“When it’s not fun, we go home.”

"When it's not fun, we go home."


By: Taylor Czesnik


“When it’s not fun, we go home.”

Those were the precise words my parents repeatedly told me growing up when it came to horse showing.  My 11-year old Children’s hunter self couldn’t handle it when I received a ribbon I felt wasn’t good enough; and even still, I am disappointed in myself when I don’t rise to the occasion as well as I feel I should have.  To hold yourself to a higher standard is always an admirable quality; however, sometimes it’s more than necessary to take a step back and remember why you love what you’re doing in the first place.

Fast forward 10 years and by a chance of fate I found myself working as a groom running the A-Circuit in the North East in the spring and Wellington, FL in the winters.  The profession suited me; I loved the horses, I was detail oriented, I was a hard worker, I was (at times too) eager to please.  The quality of being a perfectionist and working hand-in-hand with others of the same nature gives way to a lot of success.  But everything that goes up must go down and I found myself tired, burned out and looking for something more.  I didn’t love the horses like I once had, riding 5 horses a day was a chore, waking up at 5 in the morning to get the horses ready to show didn’t quite have the same glimmer it once did. All things that I had for so long done with such excitement and vigor.  I had spent 7 years on the road, quite literally “living the dream,” and I was tired of being in the sunshine.


Brown Horse looking out window

"I had spent 7 years on the road, quite literally “living the dream,” and I was tired of being in the sunshine."

It’s been a few months of a ride here and there since I’ve been around the horses every day, I’ve begun to miss them.  Recently, I made a trip down to Wellington; it was the first time I had been back since we left last spring.  (Of course, I had a marvelous time).

 

During my trip, I had the opportunity to go and see my favorite horse from my old job.  This was a horse we had received in my first week of working there.  He was big, he was extremely quirky and he could jump a big jump.  I took care of him for 4 years as he moved up from the 1.30m classes to the National Grand Prix’s then to the Junior Jumpers.  It was his grouchy personality with a tendency to only show any affection when no one else was around to see it that made me love him most.  Not many enjoyed their time grooming him; always on guard of something that might jump out of the bushes to try and eat him, putting on his bridle when he wanted to channel his inner giraffe, or watching out for a stray hoof behind all proved to be challenging, but I loved him and his off-putting personality.  Around the time I decided to end my journey on the road, he was injured and found a new job as a Dressage horse.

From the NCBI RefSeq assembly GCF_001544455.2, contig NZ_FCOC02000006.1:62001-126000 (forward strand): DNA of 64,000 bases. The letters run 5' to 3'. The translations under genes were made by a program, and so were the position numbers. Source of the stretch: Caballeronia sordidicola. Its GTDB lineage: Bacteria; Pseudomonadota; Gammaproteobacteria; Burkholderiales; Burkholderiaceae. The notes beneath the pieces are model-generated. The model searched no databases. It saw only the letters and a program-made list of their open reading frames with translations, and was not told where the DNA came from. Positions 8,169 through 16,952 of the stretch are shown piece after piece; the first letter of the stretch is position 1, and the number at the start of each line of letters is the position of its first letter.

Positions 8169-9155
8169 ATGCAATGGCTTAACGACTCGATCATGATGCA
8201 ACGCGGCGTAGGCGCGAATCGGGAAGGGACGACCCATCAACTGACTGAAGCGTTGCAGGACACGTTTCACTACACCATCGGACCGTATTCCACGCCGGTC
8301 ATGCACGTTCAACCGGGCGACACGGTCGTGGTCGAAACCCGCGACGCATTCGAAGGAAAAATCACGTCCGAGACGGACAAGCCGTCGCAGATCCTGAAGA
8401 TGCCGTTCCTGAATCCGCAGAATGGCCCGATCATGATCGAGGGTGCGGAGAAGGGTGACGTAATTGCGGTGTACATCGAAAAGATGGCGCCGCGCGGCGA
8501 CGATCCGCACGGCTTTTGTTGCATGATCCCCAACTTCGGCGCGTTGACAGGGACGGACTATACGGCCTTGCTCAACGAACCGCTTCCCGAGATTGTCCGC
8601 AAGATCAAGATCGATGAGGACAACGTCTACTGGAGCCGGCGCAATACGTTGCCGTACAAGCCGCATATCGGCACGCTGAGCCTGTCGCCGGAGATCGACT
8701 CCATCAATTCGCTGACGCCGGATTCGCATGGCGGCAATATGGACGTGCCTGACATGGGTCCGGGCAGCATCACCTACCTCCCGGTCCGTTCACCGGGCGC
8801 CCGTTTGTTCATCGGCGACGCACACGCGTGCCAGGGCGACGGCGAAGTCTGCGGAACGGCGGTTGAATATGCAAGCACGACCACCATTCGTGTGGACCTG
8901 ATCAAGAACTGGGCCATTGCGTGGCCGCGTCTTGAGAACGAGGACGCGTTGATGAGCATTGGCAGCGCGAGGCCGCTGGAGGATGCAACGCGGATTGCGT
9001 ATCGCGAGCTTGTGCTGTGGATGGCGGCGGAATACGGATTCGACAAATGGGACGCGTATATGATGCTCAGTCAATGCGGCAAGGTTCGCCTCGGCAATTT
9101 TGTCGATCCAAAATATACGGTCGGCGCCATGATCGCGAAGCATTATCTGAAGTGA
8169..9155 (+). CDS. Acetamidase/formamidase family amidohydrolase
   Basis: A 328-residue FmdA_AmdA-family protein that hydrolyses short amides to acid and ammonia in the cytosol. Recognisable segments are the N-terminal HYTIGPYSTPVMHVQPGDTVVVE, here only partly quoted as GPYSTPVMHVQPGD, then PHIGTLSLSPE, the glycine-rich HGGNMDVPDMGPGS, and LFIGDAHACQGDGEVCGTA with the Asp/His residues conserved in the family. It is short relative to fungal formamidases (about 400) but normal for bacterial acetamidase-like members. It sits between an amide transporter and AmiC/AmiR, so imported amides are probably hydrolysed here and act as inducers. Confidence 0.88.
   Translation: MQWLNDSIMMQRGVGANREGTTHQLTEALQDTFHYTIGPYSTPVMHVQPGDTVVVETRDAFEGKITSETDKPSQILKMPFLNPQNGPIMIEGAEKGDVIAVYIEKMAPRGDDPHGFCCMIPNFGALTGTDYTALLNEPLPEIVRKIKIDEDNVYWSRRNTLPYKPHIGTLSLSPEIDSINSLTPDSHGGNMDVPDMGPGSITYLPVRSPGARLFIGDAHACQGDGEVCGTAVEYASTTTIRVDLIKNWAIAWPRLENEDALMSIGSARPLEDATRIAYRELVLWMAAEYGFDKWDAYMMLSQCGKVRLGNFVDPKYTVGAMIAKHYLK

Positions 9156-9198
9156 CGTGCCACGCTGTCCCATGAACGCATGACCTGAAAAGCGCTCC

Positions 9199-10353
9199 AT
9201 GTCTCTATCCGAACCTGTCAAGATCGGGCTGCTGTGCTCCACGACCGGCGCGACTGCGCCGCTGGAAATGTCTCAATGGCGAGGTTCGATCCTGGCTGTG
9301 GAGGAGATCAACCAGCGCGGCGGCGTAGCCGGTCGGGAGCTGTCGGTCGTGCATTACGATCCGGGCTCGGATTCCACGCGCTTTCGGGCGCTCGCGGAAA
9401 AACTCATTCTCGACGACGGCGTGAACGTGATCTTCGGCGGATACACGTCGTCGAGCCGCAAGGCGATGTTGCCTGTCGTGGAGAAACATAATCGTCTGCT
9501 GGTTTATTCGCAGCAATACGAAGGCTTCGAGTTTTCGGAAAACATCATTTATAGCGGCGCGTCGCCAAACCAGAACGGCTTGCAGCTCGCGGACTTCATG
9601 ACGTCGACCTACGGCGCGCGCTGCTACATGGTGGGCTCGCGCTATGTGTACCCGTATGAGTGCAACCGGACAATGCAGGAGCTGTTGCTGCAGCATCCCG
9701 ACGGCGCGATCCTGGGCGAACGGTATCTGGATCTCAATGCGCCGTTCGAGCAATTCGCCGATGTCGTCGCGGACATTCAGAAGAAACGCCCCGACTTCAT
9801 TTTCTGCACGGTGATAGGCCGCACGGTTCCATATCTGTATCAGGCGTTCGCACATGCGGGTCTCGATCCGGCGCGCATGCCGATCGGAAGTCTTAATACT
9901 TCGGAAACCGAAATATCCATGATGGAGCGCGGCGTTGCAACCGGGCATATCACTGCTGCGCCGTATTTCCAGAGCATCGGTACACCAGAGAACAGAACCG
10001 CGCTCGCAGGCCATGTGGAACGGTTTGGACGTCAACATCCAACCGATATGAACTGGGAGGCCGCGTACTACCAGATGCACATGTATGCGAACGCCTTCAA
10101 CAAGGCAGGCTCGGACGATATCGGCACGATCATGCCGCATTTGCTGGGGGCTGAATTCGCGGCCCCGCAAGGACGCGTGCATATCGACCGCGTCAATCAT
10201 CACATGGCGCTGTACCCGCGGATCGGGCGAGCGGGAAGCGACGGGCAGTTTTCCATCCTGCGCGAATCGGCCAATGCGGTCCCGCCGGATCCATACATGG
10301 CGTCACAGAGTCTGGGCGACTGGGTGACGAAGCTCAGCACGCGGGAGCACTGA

Taylor Riding Dressage in Florida

After an exchange over the phone with his owner, off I went to a beautiful property, nestled in the palm trees and canals of Wellington (a place normally not seen by the Hunter/Jumper A circuit).  I don’t think I’d ever been so excited to see a horse in my lifetime, I was even privileged enough to ride him.  To see him happy, healthy and settling in with a new person was more than I could have asked for.  It was in thinking upon that day, that I really wanted to express the importance of taking time.  Take time to miss the horses, take time to go on a trail ride, take time to learn a new discipline, take time to groom them and bring them for a nice hand graze, take time to enjoy the growth and training process.  The horse world can get crazy, competitive and overwhelming at times.  When you find yourself struggling with the same issues, take some time to focus elsewhere.  Whether you’re a rider, trainer, groom, amateur or a junior there is so much to learn from the creatures.

Many of us get stuck in the same monotonous cycle and we stop progressing, we get frustrated, so do the horses.  You’ll have plenty of time to get that lead change perfect, but not if you and your horse become sour.  There isn’t anything more I needed than to be able to walk into a barn with the same enthusiasm as I had for the first time almost 20 years ago.  There are plenty of opportunities to win a blue ribbon, there are few opportunities to take a moment to appreciate the horse and the work you’ve both put in to be able to win that blue ribbon.


Brown Horse Eating Grass

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About the Author


Taylor Czesnik

Taylor Czesnik has been involved in the horse world for 20 years.  She grew up riding and showing in Colts Neck, NJ and attended Virginia Intermont College.  Taylor spent many years as a manager and flat rider for Oasis Show Stables, Kristy Herrera traveling to AA horse shows all over the east coast.  She also spent time as a groom for Trade Winds Farm, and has free lanced for many other top professionals.  Taylor has since changed roles and is the current Media and Communications Manager for Excel.  Along with writing, Taylor loves spending time with her dog, Ellie, riding, and attending horse shows in her free time.


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